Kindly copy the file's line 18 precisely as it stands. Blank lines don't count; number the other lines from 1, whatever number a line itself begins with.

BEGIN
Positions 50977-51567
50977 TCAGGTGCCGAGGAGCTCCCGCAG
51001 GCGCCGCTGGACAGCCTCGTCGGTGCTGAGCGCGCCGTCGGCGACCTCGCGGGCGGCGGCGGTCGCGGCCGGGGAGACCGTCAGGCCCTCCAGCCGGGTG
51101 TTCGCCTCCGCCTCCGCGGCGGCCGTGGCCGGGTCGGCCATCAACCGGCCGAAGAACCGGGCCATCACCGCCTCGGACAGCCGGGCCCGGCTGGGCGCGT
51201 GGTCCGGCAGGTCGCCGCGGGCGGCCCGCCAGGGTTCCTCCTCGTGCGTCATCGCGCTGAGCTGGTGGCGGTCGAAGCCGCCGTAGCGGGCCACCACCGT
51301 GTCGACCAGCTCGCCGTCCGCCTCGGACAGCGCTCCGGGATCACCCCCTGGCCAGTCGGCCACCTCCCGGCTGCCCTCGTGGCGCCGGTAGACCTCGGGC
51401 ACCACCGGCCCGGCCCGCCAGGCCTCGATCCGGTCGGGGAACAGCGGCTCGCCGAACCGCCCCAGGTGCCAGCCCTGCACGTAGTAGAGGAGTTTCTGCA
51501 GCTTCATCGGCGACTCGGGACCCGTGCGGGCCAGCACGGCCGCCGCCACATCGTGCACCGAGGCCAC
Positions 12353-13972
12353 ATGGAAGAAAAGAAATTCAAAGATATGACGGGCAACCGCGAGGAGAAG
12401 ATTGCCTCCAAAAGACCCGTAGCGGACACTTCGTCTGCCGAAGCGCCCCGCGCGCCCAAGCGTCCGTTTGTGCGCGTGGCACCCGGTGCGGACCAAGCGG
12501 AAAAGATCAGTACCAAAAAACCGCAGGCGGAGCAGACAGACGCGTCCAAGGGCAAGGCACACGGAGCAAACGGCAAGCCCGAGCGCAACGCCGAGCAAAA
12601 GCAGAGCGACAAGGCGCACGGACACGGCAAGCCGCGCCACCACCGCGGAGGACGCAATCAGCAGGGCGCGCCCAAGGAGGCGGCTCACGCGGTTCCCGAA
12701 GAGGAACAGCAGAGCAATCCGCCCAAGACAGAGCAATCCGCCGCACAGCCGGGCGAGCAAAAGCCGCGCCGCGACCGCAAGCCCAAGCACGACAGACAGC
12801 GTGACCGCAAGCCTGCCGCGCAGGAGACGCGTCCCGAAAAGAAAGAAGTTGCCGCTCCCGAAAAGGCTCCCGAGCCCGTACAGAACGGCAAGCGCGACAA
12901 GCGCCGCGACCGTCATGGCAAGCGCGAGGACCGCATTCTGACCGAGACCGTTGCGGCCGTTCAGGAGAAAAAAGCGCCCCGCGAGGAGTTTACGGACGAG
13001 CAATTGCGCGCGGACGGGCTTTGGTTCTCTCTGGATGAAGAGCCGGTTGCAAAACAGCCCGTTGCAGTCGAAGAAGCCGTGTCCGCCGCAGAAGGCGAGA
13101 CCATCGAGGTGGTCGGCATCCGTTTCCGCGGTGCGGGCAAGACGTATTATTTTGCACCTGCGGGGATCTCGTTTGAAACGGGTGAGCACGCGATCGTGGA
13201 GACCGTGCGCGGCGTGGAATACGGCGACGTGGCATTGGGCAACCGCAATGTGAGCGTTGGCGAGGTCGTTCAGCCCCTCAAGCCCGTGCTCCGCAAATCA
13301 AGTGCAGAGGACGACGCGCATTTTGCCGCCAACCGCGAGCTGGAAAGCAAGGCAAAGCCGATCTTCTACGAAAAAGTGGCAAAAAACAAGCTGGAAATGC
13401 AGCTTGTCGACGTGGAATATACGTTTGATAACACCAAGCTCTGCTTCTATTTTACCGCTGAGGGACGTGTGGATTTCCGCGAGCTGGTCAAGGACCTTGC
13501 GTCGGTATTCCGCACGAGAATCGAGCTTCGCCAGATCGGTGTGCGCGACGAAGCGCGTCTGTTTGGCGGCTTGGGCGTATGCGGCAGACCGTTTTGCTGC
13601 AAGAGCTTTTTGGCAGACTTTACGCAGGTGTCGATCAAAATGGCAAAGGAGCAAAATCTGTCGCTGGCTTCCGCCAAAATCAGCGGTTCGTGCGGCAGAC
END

13101 CCATCGAGGTGGTCGGCATCCGTTTCCGCGGTGCGGGCAAGACGTATTATTTTGCACCTGCGGGGATCTCGTTTGAAACGGGTGAGCACGCGATCGTGGA